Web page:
There are three agencies or organizations in the United States that collectively oversee physician board certification of MD and DO physicians in the United States in the 26 approved medical specialties recognized in the country. These organizations are the American Board of Medical Specialties (ABMS) and the American Medical Association (AMA); the American Osteopathic Association Bureau of Osteopathic Specialists (AOABOS) and the American Osteopathic Association; the American Board of Physician Specialties (ABPS) and the American Association of Physician Specialists (AAPS). Each of these agencies and their associated national medical organization functions as its various specialty academies, colleges and societies.

Certifying boardNational organizationPhysician type
ABMSAMAMD and DO
ABPSAAPSMD and DO
AOABOSAOADO only

All boards of certification now require that medical practitioners demonstrate, by examination, continuing mastery of the core knowledge and skills for a chosen specialty. Recertification varies by particular specialty between every seven and every ten years.

In the United States there are hierarchies of medical specialties in the cities of a region. Small towns and cities have primary care, middle sized cities offer secondary care, and metropolitan cities have tertiary care. Income, size of population, population demographics, distance to the doctor, all influence the numbers and kinds of specialists and physicians located in a city. [14]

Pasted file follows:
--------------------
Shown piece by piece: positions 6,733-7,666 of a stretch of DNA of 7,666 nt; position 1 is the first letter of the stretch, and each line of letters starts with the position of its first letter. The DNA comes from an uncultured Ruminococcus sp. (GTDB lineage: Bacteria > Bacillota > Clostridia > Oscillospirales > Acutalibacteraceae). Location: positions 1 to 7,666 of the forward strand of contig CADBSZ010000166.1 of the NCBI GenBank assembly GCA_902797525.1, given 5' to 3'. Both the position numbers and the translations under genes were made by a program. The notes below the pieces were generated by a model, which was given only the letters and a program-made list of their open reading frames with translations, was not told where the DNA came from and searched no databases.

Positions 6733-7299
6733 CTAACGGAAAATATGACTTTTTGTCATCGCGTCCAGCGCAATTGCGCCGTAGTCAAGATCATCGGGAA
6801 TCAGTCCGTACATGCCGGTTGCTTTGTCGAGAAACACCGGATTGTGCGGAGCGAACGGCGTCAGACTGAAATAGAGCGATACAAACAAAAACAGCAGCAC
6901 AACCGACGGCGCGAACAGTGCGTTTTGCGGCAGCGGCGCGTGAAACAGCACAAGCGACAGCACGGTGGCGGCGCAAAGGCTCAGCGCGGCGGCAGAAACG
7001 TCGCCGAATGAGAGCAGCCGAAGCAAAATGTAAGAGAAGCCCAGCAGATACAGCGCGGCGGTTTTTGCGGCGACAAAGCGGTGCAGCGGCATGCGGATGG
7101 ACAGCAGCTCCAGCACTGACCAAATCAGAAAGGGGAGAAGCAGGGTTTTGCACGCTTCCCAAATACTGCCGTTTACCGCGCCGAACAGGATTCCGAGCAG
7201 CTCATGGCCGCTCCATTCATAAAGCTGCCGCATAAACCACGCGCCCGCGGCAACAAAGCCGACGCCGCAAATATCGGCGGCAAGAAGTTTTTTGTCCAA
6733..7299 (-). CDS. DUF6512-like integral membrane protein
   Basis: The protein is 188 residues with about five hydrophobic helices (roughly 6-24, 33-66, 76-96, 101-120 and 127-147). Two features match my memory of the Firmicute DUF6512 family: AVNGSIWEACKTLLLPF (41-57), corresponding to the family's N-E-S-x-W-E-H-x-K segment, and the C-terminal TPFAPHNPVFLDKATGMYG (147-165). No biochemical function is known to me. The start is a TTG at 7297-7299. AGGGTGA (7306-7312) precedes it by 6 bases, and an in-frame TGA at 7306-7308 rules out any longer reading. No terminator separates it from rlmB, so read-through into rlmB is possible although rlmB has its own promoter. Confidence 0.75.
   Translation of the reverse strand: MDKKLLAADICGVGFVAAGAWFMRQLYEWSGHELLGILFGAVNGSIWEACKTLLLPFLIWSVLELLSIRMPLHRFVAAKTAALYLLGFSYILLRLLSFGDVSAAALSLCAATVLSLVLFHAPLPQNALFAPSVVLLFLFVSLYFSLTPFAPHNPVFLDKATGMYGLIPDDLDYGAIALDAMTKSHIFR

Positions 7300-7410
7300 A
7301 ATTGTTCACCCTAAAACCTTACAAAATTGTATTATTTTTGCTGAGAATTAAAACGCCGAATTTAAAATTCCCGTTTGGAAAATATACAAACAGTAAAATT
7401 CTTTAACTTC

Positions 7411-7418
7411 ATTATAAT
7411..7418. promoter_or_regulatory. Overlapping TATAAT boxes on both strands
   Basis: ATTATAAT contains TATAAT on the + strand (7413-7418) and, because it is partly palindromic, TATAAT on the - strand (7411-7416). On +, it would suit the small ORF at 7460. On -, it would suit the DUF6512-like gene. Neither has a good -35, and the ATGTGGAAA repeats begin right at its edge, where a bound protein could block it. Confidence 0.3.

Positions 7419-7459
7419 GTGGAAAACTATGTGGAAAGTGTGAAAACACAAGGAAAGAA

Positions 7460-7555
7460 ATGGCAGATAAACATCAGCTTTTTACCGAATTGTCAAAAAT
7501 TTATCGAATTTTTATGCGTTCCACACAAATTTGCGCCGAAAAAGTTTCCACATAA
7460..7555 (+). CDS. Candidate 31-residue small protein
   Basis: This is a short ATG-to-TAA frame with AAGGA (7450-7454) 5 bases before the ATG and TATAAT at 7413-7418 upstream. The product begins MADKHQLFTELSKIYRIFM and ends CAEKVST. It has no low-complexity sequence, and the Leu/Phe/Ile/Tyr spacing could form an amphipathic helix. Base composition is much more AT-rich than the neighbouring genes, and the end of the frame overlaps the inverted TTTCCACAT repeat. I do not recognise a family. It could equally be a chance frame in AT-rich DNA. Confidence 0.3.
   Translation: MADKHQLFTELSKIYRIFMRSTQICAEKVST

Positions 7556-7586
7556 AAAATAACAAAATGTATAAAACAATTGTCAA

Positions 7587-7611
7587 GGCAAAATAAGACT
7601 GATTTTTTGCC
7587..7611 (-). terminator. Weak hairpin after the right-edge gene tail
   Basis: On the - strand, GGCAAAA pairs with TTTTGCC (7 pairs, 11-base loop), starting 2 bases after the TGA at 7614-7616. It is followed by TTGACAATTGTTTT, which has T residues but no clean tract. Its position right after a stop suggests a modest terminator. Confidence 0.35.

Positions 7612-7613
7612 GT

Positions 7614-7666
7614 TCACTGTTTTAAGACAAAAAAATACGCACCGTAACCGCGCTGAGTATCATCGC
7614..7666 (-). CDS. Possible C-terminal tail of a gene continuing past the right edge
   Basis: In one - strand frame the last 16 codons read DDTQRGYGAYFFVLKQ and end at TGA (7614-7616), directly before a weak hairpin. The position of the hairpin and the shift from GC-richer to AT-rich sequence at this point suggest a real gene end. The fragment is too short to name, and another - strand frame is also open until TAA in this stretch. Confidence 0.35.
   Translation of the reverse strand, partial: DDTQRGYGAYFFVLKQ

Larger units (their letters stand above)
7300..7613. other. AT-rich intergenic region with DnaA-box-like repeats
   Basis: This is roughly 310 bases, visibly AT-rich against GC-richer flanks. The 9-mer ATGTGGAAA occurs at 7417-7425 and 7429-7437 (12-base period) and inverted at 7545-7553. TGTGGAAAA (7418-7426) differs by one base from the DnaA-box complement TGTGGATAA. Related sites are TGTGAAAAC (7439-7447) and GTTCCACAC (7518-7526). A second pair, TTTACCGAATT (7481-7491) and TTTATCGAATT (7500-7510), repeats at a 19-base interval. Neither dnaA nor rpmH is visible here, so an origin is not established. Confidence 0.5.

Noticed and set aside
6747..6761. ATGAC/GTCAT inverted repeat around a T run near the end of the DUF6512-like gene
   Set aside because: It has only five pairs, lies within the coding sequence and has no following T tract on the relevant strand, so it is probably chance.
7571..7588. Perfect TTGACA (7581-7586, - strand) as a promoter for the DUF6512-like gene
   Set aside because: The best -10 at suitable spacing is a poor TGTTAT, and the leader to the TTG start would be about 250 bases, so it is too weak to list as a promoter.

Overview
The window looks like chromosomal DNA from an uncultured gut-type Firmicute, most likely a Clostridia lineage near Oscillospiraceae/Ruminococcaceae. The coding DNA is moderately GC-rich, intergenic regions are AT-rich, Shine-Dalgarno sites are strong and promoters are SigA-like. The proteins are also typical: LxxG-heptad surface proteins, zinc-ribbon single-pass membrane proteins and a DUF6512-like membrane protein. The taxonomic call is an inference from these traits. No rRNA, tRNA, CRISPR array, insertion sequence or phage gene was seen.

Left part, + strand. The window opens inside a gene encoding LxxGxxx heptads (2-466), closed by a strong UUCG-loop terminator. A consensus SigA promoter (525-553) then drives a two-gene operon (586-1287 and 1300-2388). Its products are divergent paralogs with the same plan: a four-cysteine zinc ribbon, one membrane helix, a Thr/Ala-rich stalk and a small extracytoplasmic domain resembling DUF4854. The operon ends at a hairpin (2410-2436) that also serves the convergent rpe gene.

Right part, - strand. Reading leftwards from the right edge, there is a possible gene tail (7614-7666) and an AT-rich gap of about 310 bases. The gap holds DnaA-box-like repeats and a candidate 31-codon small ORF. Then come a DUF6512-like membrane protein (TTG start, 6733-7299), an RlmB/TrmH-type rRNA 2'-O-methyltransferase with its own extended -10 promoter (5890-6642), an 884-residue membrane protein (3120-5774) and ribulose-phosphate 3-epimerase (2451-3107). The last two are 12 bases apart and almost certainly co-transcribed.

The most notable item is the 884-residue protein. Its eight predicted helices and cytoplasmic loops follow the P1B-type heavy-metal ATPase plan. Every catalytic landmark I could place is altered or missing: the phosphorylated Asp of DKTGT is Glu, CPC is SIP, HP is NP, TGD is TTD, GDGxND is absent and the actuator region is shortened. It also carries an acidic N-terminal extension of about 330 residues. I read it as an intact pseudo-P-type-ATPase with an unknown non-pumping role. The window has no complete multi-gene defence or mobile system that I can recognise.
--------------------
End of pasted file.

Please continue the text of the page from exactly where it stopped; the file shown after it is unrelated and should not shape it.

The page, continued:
Demography

A population's income level determines whether sufficient physicians can practice in an area and whether public subsidy is needed to maintain the health of the population. Developing countries and poor areas usually have shortages of physicians and specialties, and those in practice usually locate in larger cities. For some underlying theory regarding physician location, see central place theory. [14]

The proportion of men and women in different medical specialties varies greatly. [15] Such sex segregation is largely due to differential application. [16]

Satisfaction and burnout

A survey of physicians in the United States came to the result that dermatologists are most satisfied with their choice of specialty followed by radiologists, oncologists, plastic surgeons, and gastroenterologists. [17] In contrast, primary care physicians were the least satisfied, followed by nephrologists, obstetricians/gynecologists, and pulmonologists. [17] Surveys have also revealed high levels of depression among medical students (25 - 30%) as well as among physicians in training (22 - 43%), which for many specialties, continue into regular practice. [18] [19] A UK survey conducted of cancer-related specialties in 1994 and 2002 found higher job satisfaction in those specialties with more patient contact. Rates of burnout also varied by specialty. [20]

See also

Related Research Articles

<span class="mw-page-title-main">Medicine</span> Diagnosis, treatment, and prevention of illness